Kites Slit Toddlers’ Throats: Facts About Manja Kite That Killed 3 In India

Kites Slit Toddlers’ Throats: Facts About Manja Kite That Killed 3 In India
The maanja making is the process of coating a cotton thread with a mixture of glass powder, rice, colours, etc. This kills various birds and even humans. Faiyaz Hawawala/ Wikimedia Commons cc
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Two toddlers and a young man died after their throats were slit by glass-coated manja kite strings during India’s Independence Day.


The two kids, Saanchi Goyal, 3, and Harry, 4, were gazing out the sunroof of their cars in different parts of Delhi. At that moment, the sharp kite strings slit their throats.

A young man named Zafar Khan, 22, also had his throat slit while riding a motorbike. According to BBC, these glass-coated manja kite strings are normally used to bring down competitors’ kites. However, they are now accidentally injuring and killing people.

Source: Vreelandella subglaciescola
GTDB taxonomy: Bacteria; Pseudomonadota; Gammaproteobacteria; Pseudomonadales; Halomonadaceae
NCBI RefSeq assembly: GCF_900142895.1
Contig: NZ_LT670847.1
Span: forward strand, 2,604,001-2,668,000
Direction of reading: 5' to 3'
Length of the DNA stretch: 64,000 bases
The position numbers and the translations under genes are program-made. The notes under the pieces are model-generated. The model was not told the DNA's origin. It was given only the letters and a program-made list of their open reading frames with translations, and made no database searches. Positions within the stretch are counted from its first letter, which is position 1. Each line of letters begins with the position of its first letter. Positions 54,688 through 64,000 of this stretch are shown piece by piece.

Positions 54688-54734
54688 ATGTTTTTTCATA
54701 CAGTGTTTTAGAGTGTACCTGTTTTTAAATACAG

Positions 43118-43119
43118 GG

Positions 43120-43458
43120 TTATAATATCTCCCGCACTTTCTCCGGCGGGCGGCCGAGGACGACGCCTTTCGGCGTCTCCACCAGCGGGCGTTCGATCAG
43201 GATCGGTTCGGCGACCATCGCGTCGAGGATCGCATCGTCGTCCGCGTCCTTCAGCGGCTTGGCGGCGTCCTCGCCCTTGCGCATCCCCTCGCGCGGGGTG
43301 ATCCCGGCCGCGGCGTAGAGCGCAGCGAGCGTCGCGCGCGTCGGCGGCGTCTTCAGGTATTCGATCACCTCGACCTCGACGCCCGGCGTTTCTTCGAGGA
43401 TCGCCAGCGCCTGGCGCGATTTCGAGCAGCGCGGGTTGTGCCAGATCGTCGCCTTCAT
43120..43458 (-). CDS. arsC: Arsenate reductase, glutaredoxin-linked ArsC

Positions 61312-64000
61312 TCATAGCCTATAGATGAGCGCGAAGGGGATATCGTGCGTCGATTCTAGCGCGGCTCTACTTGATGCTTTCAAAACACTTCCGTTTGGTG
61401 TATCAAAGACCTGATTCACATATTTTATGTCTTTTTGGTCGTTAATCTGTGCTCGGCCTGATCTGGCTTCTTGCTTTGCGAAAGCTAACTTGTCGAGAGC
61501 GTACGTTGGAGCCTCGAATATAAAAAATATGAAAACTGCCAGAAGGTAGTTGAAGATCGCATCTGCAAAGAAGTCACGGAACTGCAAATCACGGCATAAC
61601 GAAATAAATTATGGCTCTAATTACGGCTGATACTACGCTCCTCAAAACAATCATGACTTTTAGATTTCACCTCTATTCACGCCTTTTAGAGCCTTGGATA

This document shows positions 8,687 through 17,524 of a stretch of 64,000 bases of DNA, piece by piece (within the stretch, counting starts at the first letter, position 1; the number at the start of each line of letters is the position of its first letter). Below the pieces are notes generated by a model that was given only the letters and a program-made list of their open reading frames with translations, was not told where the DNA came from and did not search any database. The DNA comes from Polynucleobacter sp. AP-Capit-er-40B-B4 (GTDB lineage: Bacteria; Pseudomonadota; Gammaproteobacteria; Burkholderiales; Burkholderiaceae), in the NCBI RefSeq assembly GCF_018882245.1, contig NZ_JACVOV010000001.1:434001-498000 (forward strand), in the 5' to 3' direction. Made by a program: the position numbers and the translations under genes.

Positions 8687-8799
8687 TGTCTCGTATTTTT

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There were 200 new incidents of bird injuries reported on Wednesday. These took place around different parts of the city. The birds had acquired wounds from the kite strings, as reported by Old Delhi-based Charity Birds Hospital.

There has been almost 500 cases of bird injuries between August 13 and 15. During the Indian Independence Day, kite flying is a popular sport. In these festive hours, multiple birds suffer wounds every year by the killer strings used to fly kites. Other than birds, people dying or getting wounded are reported every year.

The kite strings are prepared with powdered glass or metal to make them sharp.

In 2014 and 2015, the strings killed a five-year-old girl from Jaipur and another boy from the northern town of Moradabad. Last Monday, a Delhi policeman was also injured from the strings.

It was reported that the Delhi government has now prohibited the use of these killer strings. The government also promised to run campaigns to educate people about the dangers of using such strings, according to The Tribune.

“It’s good that they (the government) have at least banned the manjha. But, birds suffer injuries even from simple threads,” said Sunil Jain of the Charity Birds Hospital. “There has to be some sort of restriction on kite flying. We have to be sensitive towards these creatures also.”

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